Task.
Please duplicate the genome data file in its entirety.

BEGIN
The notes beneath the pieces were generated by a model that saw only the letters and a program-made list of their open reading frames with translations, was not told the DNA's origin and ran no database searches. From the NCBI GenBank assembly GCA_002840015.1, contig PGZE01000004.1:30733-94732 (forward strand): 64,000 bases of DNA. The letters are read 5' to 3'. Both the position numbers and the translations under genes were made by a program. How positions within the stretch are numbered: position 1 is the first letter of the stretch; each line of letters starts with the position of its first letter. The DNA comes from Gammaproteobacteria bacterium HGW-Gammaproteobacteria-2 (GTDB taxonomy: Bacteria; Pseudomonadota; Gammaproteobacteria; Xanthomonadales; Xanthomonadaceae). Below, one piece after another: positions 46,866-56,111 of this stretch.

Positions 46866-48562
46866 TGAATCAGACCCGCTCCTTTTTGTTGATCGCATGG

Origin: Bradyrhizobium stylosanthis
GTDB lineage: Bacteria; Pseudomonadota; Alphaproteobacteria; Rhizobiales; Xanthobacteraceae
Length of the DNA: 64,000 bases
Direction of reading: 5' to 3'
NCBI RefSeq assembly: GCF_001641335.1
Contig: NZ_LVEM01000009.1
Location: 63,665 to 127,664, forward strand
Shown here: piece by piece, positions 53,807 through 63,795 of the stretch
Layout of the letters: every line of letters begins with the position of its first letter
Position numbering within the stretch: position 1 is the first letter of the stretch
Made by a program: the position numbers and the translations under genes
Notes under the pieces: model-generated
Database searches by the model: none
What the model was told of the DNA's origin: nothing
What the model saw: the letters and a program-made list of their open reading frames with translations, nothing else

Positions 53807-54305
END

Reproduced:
The notes beneath the pieces were generated by a model that saw only the letters and a program-made list of their open reading frames with translations, was not told the DNA's origin and ran no database searches. From the NCBI GenBank assembly GCA_002840015.1, contig PGZE01000004.1:30733-94732 (forward strand): 64,000 bases of DNA. The letters are read 5' to 3'. Both the position numbers and the translations under genes were made by a program. How positions within the stretch are numbered: position 1 is the first letter of the stretch; each line of letters starts with the position of its first letter. The DNA comes from Gammaproteobacteria bacterium HGW-Gammaproteobacteria-2 (GTDB taxonomy: Bacteria; Pseudomonadota; Gammaproteobacteria; Xanthomonadales; Xanthomonadaceae). Below, one piece after another: positions 46,866-56,111 of this stretch.

Positions 46866-48562
46866 TGAATCAGACCCGCTCCTTTTTGTTGATCGCATGG

Origin: Bradyrhizobium stylosanthis
GTDB lineage: Bacteria; Pseudomonadota; Alphaproteobacteria; Rhizobiales; Xanthobacteraceae
Length of the DNA: 64,000 bases
Direction of reading: 5' to 3'
NCBI RefSeq assembly: GCF_001641335.1
Contig: NZ_LVEM01000009.1
Location: 63,665 to 127,664, forward strand
Shown here: piece by piece, positions 53,807 through 63,795 of the stretch
Layout of the letters: every line of letters begins with the position of its first letter
Position numbering within the stretch: position 1 is the first letter of the stretch
Made by a program: the position numbers and the translations under genes
Notes under the pieces: model-generated
Database searches by the model: none
What the model was told of the DNA's origin: nothing
What the model saw: the letters and a program-made list of their open reading frames with translations, nothing else

Positions 53807-54305